Supporting those returning from a break in clinical work
People need to take a break from every profession, but those returning to clinical work can face particular challenge.
The London School of Paediatrics recognised this, and developed a course designed to make the transition easier.
What is the course?
The London School of Paediatrics recognised the need to better support and prepare doctors returning to clinical work following a break in training for maternity leave, research, out of programme for clinical experience or for personal or health reasons. Using feedback from a course piloted for doctors in paediatric training returning to practice from maternity leave and guidance from the Royal Academy of Medical Colleges, the Paediatric Return to Acute Clinical Practice (PRACP) course was established in 2014.
The course has been designed to encompass high fidelity simulation, practice and training updates, advice for doctors in less-than-full-time and academic training and the provision of peer mentorship and support. The course is also offered to other members of the paediatric multi-professional team in acknowledgment of its value to allied health professionals and as a means of enriching the simulation training for all participants. It takes place three times a year across different London simulation centres in an attempt to offer places to all those returning to work.
What does it introduce?
The one-day course was designed and predominantly led by doctors who have all taken time out of training themselves and so understand the difficulties in transitioning back to clinical practice. A key issue for many is anxiety and lack of confidence in dealing with acute emergencies. It is recognised that a break from clinical practice can impact on clinician performance and patient safety.
Collaboration with the London School of Paediatrics simulation network and their trained faculty has allowed provision of high quality simulation training to improve knowledge, self-confidence and awareness of human factors prior to returning to the clinical environment. The course also focuses on key updates in paediatrics so participants are aware of changes or new initiatives in clinical practice, signposts doctors to mentoring and coaching support within London as well as discussing methods of improving well-being and resilience in the workplace.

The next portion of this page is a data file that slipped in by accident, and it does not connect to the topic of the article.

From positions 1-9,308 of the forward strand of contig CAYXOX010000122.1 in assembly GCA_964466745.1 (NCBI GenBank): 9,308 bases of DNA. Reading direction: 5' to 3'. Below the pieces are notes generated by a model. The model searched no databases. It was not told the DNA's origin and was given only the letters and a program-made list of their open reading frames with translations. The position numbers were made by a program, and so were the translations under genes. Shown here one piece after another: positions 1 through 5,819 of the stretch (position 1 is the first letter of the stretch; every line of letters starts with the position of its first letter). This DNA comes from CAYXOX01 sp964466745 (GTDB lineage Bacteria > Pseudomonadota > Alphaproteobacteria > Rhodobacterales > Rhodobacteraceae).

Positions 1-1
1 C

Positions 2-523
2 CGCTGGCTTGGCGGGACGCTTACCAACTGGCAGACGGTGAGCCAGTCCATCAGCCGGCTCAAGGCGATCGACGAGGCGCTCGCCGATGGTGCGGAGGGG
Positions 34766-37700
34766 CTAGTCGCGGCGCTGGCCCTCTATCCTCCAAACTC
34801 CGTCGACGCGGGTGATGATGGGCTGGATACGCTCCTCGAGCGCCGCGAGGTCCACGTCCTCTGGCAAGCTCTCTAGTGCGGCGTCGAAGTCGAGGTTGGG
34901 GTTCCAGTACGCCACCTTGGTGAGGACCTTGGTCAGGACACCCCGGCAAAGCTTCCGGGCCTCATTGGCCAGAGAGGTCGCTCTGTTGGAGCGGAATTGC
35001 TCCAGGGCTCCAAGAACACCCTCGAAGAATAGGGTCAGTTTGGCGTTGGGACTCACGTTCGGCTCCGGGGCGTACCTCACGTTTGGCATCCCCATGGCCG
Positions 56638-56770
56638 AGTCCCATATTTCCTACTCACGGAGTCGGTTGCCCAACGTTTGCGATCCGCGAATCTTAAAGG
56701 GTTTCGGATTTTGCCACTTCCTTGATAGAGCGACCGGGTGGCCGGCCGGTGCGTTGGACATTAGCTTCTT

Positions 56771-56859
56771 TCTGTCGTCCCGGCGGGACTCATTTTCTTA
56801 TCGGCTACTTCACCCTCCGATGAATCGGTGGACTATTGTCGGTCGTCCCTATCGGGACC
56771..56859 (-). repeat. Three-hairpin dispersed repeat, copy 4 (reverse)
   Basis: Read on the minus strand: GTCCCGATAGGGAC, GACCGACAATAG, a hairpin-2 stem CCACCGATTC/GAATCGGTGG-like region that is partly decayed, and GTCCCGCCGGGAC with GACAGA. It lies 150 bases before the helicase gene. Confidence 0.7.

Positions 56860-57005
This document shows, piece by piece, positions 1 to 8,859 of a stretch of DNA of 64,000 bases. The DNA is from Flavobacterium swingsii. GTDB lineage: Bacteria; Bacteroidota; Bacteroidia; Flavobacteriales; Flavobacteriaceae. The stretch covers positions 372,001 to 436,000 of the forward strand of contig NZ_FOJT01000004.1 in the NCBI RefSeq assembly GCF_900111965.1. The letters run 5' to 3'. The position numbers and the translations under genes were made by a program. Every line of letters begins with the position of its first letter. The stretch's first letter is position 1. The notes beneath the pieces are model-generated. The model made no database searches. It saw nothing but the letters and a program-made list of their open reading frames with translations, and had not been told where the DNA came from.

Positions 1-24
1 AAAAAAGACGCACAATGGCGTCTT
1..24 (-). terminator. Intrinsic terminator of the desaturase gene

Combination of simulation and workshops
There are four simulation scenarios covering common paediatric emergencies organised so that everyone has the opportunity to both participate and debrief and so that their simulated role and level of seniority reflects the position they will be returning to. Parallel workshops cover a wide range of aspects:
- new advances/practices in acute paediatrics
- using a return to work checklist to inform educational supervisor meetings
- providing a refresher on using e-portfolio and completing work-place based assessments
- mindfulness, fostering well-being and how to juggle family life and paediatrics
- practical advice on job-sharing, rotas and pay
- combining research and clinical training.
Throughout the day there are also opportunities for one-to-one mentorship, signposting to useful allied courses and information on how to access mentoring support following return to work.
Improved confidence and preparedness
Feedback has been consistently excellent with participants reporting the simulation sessions make them feel more prepared and confident about returning to clinical work. The course is considered to provide a good balance of clinical, practical and pastoral elements. It is relevant to all levels of training (participants have ranged from ST1 to consultants) as well as offering a valuable opportunity to network with others. A number of course participants have gone on to become part of the faculty and are able to share their own personal experiences and advice.
Potential for adoption
The principles of this course are relevant to all specialties and health professionals and can be adapted to their specific requirements and needs.
I want to learn more
For further information, contact Dr Trisha Radia at [email protected].